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"Want a Wall Street Job? Start Preparing Now"

betterday55betterday55 Registered User Posts: 1,465 Senior Member
edited May 2007 in Business Major
Very interesting
http://www.thestreet.com/funds/managerstoolbox/1122099.html


I'm suprised he said applicants should be noncreative. I've always thought businessmen need to be pretty creative.

Not caring? I found another WSJ saying that for a good CEO to be good, he/she has to be creative AND caring (to employees).

What's your opinion?
Post edited by betterday55 on
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Replies to: "Want a Wall Street Job? Start Preparing Now"

  • irishbluesirishblues Registered User Posts: 248 Junior Member
    Good for me.

    I have a question though. I have heard a lot of people saying that Math and Law degrees look better than a specialized degree (e.g. economics, finance, accounting ...). Is this true?

    I plan on double majoring in Math and either Finance or Economics. But would a law degree or a science/engineering degree be better?
  • aquamarineeaquamarinee Registered User Posts: 3,028 Senior Member
    I found it interesting that he stated that economics or business majors specialize too soon. They seem to recruit pretty heavily from these majors...
  • redhare317redhare317 Registered User Posts: 1,449 Senior Member
    Economics should NOT be considered a "specialized degree." It's actually more broad than you would think. A law degree is not necessary for Wall Street. Plus, it takes 3 more years.

    There is no advantage of engineering/science over math (esp. math + econ), unless you're applying for a technical position as an engineer of course.
  • betterday55betterday55 Registered User Posts: 1,465 Senior Member
    sooo.... what this guy's saying is not that credible?
  • aquamarineeaquamarinee Registered User Posts: 3,028 Senior Member
    Any other opinions?
  • irishbluesirishblues Registered User Posts: 248 Junior Member
    Do jobs still look at your SATs?
  • barronsbarrons Registered User Posts: 24,873 Senior Member
    What he was really saying is that if you went to an Ivy type school you need not major in business.
  • aquamarineeaquamarinee Registered User Posts: 3,028 Senior Member
    That actually makes me feel better. Somewhat. Atleast I can happily pursue both a science major and perhaps econ/business major now. I think... unless what the writer's saying isn't necessarily true.
  • tonerangertoneranger Registered User Posts: 3,723 Senior Member
    Most of what he writes is very true...
    I can confirm that Morgan Stanley does NOT look for compassionate or creative types for IB jobs. The individuals they like tend to be assertive, confident, quick, and VERY smart. Plus they thrive under pressure and don't mind long hours. Workaholic types are welcome. It's true that you don't need a business degree. What he's not quite clear about is the role of the target school. If you go to a target school (Ivy, MIT + Stanford), you really don't need to worry about your major. Those who go to non-targets have very little chance - they cherry pick and might take one or two per year from the big stage Us and publics. And those are pretty amazing kids...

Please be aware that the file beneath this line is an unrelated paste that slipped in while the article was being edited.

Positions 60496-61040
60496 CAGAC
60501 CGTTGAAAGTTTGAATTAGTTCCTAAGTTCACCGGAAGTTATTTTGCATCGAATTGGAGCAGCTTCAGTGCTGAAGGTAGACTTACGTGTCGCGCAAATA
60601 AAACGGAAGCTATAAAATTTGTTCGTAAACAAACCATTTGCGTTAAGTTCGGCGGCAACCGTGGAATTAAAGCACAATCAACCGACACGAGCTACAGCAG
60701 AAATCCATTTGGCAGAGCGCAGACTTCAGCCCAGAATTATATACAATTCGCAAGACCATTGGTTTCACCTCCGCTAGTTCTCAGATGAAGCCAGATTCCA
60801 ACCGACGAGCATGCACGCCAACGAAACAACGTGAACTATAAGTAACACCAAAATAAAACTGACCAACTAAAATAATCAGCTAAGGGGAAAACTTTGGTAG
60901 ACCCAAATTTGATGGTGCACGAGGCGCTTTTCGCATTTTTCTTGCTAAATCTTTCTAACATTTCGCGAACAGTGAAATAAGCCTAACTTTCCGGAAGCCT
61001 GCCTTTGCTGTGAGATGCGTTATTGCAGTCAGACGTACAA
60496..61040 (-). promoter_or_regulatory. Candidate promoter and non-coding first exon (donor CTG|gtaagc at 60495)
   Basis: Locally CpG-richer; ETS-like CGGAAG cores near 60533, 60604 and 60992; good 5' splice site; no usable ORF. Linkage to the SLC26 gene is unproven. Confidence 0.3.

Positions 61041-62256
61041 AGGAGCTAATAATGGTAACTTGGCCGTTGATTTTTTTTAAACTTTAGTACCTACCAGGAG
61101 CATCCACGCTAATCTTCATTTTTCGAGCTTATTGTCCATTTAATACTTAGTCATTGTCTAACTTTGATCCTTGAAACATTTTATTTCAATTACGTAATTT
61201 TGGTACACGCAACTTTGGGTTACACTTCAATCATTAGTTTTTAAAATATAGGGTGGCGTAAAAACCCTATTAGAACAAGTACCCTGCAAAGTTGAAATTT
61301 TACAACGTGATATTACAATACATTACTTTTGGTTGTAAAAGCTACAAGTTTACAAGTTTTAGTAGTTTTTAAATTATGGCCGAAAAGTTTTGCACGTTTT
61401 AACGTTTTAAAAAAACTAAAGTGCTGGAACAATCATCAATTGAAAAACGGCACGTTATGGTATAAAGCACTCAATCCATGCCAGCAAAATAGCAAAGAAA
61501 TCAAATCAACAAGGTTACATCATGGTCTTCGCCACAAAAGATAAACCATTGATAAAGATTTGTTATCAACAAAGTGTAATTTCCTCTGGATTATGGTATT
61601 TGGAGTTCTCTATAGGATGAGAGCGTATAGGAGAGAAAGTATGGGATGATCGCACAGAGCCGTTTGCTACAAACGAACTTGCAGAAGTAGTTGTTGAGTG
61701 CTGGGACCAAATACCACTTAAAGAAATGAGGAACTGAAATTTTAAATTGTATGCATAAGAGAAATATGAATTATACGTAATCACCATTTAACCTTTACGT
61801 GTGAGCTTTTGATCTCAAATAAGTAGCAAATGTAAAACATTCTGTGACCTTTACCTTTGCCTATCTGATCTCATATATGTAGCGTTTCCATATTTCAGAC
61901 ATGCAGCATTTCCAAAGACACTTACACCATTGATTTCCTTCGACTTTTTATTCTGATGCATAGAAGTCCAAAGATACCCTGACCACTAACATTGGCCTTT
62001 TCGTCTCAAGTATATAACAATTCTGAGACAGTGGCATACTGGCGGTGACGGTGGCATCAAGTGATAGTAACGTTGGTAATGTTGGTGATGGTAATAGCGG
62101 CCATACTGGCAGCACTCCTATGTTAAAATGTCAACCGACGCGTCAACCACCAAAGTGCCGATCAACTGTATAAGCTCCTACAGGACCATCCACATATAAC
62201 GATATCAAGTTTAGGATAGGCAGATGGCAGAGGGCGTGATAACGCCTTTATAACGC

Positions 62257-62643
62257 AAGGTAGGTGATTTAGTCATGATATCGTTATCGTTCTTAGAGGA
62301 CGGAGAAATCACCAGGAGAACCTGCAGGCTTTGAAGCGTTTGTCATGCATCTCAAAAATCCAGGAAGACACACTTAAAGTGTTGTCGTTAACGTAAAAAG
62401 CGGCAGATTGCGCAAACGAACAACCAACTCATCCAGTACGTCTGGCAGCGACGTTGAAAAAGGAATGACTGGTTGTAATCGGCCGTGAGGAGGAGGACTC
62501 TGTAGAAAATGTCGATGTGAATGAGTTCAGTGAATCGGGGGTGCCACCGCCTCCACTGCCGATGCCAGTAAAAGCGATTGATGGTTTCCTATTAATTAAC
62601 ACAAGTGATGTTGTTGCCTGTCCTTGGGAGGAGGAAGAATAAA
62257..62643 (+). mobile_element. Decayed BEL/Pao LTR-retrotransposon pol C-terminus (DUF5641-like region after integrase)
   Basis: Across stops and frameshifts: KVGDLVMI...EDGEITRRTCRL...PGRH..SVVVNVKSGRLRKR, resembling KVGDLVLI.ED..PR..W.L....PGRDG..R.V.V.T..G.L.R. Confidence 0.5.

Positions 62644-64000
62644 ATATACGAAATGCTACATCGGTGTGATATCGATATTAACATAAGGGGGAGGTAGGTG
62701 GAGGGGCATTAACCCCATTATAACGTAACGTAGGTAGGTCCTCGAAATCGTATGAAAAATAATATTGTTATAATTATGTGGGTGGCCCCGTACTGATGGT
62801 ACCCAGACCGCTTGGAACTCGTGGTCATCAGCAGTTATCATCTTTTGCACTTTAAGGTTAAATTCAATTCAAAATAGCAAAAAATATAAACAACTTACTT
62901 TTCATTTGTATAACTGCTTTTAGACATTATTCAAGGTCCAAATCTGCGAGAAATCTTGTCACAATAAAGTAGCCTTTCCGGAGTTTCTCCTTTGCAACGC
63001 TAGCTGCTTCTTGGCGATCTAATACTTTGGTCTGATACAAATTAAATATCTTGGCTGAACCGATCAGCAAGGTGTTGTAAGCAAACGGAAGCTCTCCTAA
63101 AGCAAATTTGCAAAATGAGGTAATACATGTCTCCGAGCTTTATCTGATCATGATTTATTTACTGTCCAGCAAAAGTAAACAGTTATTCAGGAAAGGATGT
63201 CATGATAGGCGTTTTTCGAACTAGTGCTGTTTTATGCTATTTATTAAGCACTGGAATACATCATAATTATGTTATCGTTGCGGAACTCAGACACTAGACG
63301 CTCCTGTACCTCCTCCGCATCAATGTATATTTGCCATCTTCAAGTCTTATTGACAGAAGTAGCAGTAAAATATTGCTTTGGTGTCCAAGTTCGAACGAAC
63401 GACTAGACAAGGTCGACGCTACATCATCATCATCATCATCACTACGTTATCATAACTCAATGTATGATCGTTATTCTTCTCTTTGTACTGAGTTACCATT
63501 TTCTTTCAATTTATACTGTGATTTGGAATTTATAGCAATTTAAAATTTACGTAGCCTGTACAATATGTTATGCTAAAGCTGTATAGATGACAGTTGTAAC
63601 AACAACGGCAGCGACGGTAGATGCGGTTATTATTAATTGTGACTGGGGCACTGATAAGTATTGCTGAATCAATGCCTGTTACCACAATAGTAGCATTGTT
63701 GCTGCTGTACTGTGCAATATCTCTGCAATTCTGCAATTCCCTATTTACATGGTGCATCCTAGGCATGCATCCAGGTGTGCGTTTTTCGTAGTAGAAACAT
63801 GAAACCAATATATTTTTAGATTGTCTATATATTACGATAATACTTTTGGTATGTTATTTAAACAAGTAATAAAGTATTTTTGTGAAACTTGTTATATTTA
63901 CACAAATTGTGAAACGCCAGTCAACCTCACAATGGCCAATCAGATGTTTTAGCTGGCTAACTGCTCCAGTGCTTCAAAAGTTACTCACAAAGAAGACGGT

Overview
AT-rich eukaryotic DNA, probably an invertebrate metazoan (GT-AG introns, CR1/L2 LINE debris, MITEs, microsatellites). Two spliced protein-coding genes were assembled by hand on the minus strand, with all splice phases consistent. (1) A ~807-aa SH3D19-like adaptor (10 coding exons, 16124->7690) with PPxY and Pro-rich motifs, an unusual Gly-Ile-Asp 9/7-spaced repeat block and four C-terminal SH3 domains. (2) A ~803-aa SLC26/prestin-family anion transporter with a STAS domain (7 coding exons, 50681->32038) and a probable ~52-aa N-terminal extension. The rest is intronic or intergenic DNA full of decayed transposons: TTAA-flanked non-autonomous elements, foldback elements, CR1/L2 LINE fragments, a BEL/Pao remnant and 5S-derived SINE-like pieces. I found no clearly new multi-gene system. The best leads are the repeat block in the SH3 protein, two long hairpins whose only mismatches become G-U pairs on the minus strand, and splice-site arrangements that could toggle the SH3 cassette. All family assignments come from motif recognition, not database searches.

Regarding using SATs, I think some banks may do this. They also ask strange questions like " Why is a manhole cover round?"
    Some of this is to see if you can think on your feet - and it's also a test of how you respond to pressure.
    The interview process IS brutal - and so are the jobs. After a while, as an interviewer, you get a feel for who will do well and who will not. There's a profile. If you don't fit it, it's probably best that you didn't get the job.
  • Sheed30Sheed30 Registered User Posts: 12,425 Senior Member
    irishblues

    yes they sadly do...
  • aquamarineeaquamarinee Registered User Posts: 3,028 Senior Member
    That's pretty interesting. Any idea what their cut-off is? I wonder if their cut-off is like a 2300/2400, in which case I need to keep re-taking until I get that score (just kidding).
  • redhare317redhare317 Registered User Posts: 1,449 Senior Member
    Some consulting firms require that you put SAT scores on your resume. I don't know about IB.
  • Mr PayneMr Payne Registered User Posts: 8,850 Senior Member
    No new info found.
  • SweetLax88SweetLax88 Registered User Posts: 308 Member
    This is just one guy's opinion. IMO, a load of bullock (except the workaholic part).
  • foxdie!foxdie! Registered User Posts: 832 Member
    I think what he's saying is that finance/accounting/econ degrees won't give you as much of an advantage as you think. But for non-targets I would say it's VERY advisable to study something that is immeadiately applicable. They won't want to deal with a science major who knows nothing about fundamental finance concepts.
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